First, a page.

- Salicylic acid. This ingredient helps prevent pores from becoming plugged. OTC salicylic acid products are available in strengths from 0.5 to 5 percent. Possible side effects include mild stinging and skin irritation.
- Alpha hydroxy acids. Two types of alpha hydroxy acids that are used in nonprescription acne products are glycolic acid and lactic acid. Alpha hydroxy acids are synthetic versions of acids derived from sugar-containing fruits. They treat acne by helping to remove dead skin cells and reduce inflammation. Alpha hydroxy acids also stimulate the growth of new, smoother skin. This helps improve the appearance of acne scars and gives the impression of smaller pores.
- Sulfur. Sulfur removes dead skin cells that clog pores and helps remove excess oil. It’s often combined with other ingredients, such as salicylic acid, benzoyl peroxide or resorcinol. Products containing sulfur may cause dry skin. And some products have an unpleasant odor.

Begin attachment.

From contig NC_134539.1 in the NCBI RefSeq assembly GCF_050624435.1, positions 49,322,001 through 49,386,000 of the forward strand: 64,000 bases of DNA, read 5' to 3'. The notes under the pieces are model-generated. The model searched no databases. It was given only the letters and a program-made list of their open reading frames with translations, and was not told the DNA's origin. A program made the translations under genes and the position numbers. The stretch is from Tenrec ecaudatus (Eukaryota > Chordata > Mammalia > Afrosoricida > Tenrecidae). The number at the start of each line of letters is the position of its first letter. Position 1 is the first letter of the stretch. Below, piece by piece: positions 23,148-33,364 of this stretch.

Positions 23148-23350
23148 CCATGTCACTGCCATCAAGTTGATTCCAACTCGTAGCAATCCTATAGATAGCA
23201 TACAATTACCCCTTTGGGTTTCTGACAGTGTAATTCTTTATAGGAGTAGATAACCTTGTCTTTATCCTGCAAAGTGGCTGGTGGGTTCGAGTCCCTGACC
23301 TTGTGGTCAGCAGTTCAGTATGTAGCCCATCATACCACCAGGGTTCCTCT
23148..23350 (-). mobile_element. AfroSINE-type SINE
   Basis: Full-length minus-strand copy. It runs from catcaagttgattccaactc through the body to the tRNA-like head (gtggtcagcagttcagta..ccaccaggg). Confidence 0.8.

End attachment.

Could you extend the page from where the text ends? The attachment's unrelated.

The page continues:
Choosing an effective acne product
The acne product that’s best for you depends on many factors, including your skin type, the type and severity of your acne, and your skin care preferences. Here are some general guidelines for choosing and using acne products:
- Begin with benzoyl peroxide. If you’re not sure which acne product to buy, start with one that contains benzoyl peroxide. It’s effective and well-tolerated by most people. Give it a few days before expecting to see results. Check product labels for the type and amount of its active ingredient. Stronger isn’t always better with benzoyl peroxide. In some cases, a 2.5 percent product works as well as those with stronger concentrations — and with fewer side effects.